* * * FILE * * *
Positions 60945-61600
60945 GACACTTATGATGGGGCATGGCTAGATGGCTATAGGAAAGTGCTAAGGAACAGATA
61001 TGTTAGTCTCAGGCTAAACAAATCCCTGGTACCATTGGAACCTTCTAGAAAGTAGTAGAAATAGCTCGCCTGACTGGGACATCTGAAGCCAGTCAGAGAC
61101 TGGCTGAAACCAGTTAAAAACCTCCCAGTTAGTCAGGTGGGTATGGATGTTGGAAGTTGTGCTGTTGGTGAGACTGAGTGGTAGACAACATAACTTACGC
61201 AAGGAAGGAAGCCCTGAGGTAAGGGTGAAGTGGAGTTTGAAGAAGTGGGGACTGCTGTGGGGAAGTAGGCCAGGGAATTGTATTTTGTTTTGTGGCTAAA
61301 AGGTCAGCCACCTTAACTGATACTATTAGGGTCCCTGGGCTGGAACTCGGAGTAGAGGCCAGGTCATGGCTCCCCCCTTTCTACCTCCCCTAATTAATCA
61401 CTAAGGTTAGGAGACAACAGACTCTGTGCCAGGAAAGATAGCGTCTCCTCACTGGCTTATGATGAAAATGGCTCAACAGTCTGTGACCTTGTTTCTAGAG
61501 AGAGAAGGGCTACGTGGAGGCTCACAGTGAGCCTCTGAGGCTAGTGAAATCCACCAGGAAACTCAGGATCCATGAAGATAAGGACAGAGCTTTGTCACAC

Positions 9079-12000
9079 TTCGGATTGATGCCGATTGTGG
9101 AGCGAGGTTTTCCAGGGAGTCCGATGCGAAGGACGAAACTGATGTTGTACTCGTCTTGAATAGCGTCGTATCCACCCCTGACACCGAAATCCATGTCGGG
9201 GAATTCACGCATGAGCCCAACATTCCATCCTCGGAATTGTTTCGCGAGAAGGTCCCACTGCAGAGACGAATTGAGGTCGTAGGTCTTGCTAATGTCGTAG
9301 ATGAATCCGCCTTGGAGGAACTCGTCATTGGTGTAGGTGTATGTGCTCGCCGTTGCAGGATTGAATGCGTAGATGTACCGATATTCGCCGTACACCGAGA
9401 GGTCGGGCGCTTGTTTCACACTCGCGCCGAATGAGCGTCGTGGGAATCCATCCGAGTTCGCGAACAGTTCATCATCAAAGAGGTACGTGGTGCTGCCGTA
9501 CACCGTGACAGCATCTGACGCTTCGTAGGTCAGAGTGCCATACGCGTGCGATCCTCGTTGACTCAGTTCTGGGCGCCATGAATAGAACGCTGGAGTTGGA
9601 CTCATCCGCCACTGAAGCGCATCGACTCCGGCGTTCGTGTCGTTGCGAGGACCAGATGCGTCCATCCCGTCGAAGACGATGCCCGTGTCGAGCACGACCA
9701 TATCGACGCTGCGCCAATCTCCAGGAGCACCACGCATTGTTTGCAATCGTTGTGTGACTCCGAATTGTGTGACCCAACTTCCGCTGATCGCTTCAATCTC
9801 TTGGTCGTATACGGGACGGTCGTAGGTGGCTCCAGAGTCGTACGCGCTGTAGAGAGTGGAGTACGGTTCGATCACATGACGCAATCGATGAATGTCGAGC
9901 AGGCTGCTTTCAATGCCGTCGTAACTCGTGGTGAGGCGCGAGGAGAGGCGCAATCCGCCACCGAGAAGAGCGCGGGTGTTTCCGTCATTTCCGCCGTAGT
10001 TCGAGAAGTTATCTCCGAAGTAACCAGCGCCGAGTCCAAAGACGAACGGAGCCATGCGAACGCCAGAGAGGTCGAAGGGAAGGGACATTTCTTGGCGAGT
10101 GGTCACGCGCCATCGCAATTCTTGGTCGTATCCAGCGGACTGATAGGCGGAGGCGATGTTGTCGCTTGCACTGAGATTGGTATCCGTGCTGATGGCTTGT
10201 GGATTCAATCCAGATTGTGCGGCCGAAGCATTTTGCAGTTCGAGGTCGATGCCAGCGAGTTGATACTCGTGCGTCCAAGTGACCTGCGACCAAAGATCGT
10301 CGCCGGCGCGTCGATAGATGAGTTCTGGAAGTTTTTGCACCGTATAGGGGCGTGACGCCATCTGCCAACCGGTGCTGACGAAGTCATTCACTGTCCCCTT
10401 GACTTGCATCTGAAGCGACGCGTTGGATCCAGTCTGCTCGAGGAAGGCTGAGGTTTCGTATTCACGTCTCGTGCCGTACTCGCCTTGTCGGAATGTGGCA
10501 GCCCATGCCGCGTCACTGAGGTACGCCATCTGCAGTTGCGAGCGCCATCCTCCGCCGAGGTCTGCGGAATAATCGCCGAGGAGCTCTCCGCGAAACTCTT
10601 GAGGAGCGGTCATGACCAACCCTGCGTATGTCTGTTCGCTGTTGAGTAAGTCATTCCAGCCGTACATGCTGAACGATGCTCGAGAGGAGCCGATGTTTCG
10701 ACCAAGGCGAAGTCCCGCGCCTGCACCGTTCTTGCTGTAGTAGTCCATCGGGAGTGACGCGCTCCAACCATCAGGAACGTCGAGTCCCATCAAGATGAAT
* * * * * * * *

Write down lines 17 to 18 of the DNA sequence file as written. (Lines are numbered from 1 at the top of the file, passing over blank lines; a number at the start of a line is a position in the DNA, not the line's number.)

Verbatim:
9701 TATCGACGCTGCGCCAATCTCCAGGAGCACCACGCATTGTTTGCAATCGTTGTGTGACTCCGAATTGTGTGACCCAACTTCCGCTGATCGCTTCAATCTC
9801 TTGGTCGTATACGGGACGGTCGTAGGTGGCTCCAGAGTCGTACGCGCTGTAGAGAGTGGAGTACGGTTCGATCACATGACGCAATCGATGAATGTCGAGC